Spin class… the Do’s and Don’ts

4055CEDC-3ACF-4128-B897-7C8B702568B3I’ve always wanted to take a spin class, but it is very intimidating. Take a look at the photo, that’s how spin class looks.

If you are a beginner like me, it looks like everyone is a major athlete.

I mean… I know how to ride a bike, but this is different. This is hard core, it’s not like Dorothy riding her bike with Toto in a flower basket.

This weekend though, I went to my daughter’s spin class. Since she is the instructor, she told me to come early. She’d set me up.

Set me up she did. She adjusted my seat for me, gave me some water, explained the gears and got me one of those wrist bands that tracks how you’re doing. YOU KNOW, the dreaded wrist band that shows your name up on the TV screen, so everyone can see how you/they are doing. I tried to resist putting it on, but my daughter held it out — she gave me a look of “just put the darn thing on.”

Actually, it wasn’t too bad. During our training session, I wasn’t always the slowest ranking biker. We did a lot of hills, my knees and thighs were burning.

After class, she told me that I wasn’t doing Position 2 properly. I guess I was supposed to be straighter with my legs, not have them bent. That explains why my knees were hurting. Perfect form is critical.

Overall it was good. Do I want to do that again?

Hum… I think I prefer dance class.

“Afghan Cycles” – A documentary about Afghani women learning to cycle for independence and freedom…

Afghan Cycles movie poster

Photo courtesy of “Afghan Cycles,” http://www.afghancycles.com

A few years ago, I heard about a group of women in Afghanistan who were learning to cycle. They were starting a documentary about this, but it was going to take time to produce. Good news, last year the movie Afghan Cycles, produced by Let Media made it’s debut. I want to spread the word about it.

The Bicycle Story wrote an article, “Shannon Galpin: Riding to Revolution in Afghanistan” back in 2014 to share the start of this story. Shannon Galpin is from Colorado. She is the founder and President of Mountain2Mountain, which is a non-profit focused on global women’s rights.

Galpin’s focus on Afghani women and bikes started in 2009 when she brought her mountain bike to Afghanistan. As she rode around on her bike, it sparked conversation and interest from women about riding. In 2013, she started working and training with the Afghan National Women’s Cycling Team, as well as bike clubs that had started. On her website (Shannon Galpin), she has pictures of this journey and the women cyclists!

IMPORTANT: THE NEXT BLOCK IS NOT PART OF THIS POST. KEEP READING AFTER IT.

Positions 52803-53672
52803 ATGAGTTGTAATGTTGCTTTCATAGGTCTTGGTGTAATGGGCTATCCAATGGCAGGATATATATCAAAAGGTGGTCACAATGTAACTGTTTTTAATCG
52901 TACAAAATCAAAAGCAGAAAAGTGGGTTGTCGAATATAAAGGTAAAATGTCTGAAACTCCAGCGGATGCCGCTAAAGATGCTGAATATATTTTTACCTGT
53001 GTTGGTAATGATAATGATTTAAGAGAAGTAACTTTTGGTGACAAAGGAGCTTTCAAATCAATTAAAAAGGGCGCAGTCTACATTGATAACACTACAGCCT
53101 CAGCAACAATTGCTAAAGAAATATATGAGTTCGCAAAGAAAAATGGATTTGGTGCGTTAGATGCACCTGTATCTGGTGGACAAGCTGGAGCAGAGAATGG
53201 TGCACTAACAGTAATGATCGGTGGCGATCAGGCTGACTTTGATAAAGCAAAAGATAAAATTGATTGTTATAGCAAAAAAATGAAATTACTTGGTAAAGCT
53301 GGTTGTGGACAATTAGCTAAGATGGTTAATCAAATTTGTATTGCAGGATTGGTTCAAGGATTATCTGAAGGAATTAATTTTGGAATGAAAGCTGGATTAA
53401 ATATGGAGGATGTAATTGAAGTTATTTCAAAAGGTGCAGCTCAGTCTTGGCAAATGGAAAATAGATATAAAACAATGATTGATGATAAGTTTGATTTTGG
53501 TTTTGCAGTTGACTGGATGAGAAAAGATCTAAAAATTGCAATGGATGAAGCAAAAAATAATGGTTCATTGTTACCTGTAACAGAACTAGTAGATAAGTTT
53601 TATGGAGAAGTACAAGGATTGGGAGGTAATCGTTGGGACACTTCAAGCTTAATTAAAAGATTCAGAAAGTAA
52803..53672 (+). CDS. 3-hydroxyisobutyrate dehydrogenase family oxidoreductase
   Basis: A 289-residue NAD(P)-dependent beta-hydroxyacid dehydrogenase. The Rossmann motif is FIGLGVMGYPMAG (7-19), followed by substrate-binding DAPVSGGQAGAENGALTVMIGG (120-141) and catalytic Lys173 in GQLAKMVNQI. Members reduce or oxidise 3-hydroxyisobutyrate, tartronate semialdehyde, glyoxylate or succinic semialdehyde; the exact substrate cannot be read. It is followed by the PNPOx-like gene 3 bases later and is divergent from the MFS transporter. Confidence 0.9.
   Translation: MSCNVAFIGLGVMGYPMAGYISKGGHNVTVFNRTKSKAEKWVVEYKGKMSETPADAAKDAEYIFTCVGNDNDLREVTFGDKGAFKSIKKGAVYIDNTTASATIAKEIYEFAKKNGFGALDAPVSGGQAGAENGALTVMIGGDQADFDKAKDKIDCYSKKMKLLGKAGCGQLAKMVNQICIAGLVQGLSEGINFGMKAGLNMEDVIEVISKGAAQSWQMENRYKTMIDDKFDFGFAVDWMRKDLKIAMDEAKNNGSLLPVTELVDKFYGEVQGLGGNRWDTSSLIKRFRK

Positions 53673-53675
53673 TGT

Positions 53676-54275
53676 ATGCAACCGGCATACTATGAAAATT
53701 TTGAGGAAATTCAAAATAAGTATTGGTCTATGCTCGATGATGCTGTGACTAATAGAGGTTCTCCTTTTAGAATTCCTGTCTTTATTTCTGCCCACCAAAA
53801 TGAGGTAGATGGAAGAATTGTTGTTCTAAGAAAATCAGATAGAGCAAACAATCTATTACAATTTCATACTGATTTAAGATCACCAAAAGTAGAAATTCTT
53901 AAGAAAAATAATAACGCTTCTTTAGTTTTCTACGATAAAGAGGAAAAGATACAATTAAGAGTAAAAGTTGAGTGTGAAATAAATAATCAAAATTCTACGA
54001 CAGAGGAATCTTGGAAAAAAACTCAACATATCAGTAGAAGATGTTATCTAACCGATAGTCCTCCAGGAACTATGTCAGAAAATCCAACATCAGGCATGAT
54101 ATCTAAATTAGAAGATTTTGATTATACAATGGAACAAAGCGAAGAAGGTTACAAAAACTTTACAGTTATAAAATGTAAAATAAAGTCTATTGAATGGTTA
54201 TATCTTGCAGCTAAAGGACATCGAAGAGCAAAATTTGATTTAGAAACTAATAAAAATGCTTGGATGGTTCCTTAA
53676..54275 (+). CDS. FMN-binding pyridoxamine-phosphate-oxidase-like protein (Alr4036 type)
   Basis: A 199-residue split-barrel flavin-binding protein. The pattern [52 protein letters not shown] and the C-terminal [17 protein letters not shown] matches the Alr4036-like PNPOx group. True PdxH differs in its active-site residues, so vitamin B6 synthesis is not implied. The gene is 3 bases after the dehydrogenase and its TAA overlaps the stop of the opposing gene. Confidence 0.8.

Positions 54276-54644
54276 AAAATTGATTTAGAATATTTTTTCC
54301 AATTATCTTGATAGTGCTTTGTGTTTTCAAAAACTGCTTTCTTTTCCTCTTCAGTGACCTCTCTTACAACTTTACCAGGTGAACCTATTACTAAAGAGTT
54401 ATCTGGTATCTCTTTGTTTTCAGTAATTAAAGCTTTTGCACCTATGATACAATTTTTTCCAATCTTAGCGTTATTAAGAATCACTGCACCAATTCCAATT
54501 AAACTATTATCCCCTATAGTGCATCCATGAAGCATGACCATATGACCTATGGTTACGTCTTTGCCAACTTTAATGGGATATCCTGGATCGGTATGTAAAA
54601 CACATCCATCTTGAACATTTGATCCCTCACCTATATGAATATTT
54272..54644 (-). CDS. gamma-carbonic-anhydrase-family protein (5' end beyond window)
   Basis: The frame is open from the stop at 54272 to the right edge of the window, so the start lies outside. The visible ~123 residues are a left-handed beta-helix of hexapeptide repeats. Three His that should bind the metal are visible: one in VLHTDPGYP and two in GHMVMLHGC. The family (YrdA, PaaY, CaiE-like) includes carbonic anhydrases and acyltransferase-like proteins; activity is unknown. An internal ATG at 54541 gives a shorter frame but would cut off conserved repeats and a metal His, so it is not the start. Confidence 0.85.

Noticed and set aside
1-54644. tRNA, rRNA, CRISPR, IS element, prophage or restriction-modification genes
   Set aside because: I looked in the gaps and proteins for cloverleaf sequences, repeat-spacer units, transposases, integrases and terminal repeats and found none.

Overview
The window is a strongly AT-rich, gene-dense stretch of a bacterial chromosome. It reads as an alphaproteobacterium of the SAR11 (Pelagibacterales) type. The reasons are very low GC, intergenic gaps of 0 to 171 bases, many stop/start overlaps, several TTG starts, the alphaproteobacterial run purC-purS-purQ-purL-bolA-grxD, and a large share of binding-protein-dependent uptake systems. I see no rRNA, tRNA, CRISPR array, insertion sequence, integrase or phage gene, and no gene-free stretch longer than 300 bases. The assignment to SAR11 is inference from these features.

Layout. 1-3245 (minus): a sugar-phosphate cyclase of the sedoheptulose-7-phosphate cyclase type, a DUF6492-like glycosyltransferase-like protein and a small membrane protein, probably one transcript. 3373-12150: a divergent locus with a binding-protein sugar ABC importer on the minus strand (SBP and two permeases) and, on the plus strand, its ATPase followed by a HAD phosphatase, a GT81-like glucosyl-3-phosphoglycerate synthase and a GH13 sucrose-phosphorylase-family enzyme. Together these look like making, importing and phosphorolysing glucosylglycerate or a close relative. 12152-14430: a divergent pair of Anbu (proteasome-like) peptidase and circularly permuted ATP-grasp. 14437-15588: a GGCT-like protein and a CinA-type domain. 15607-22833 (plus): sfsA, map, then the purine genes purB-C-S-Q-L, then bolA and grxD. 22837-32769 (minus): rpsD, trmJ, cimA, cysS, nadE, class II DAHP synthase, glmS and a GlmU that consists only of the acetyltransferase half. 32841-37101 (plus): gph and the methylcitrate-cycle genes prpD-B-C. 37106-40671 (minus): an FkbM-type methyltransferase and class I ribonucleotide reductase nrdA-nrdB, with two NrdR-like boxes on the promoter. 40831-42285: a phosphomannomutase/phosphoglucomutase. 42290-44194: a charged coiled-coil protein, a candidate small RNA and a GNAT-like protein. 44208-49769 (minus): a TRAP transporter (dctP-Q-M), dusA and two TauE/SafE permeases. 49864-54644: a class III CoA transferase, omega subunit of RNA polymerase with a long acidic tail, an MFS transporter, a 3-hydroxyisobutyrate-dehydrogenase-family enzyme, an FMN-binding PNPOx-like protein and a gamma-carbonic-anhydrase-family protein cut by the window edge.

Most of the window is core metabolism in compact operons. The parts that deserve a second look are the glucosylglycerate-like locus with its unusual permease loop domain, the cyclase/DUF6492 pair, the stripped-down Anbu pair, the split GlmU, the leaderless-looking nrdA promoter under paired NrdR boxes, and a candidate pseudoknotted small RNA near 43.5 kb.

Afghan Cycles 4

Photo courtesy of “Afghan Cycles,” http://www.afghancycles.com

Sarah Menzies, Let Media, is a Producer, Editor, Filmmaker and brilliant story teller. It has taken her five years to produce this film with many rounds of fundraising, research, and trips to Afghanistan involved. You can see this documentary was long coming. I hope you will take a moment to read their story and view the film!

Let Media is asking us to spread the word. They welcome people to contact them to set up a screening of the film in their cities.

Here is how you can watch the film:

Available On Demand

The film is available for purchase on the following platforms:
US: iTunes, Microsoft, Google Play, Vudu and Amazon.
Canada: iTunes, Microsoft, Google Play
UK: iTunes, Amazon Microsoft, Google Play
Ireland: iTunes, Microsoft, Google Play

MY FINAL THOUGHTS…

When I was young and learned to ride a bike… IT’S TRUE, it gave me confidence, after I fell a zillion times, of course! A few scraped knees and elbows never stopped me. I had freedom and independence to go where I wanted in our neighborhood. I had a newspaper route where I made money, riding the bike also taught discipline and respect for my vehicle. How many times did I learn to put the chain back on, oil the chain, put the bell and basket on my bike and fix a flat tire (too many to count).

I loved the feel of the “fresh air” (spring, summer & fall) as I rode along Lake Michigan. Riding a bike was, and is, a powerful feeling. I can understand woman around the world wanting the same freedom and independence that I had.

If any of you (male or female) have had these same feelings of bike riding than you can understand how important this documentary is, so please… don’t be shy… share with others!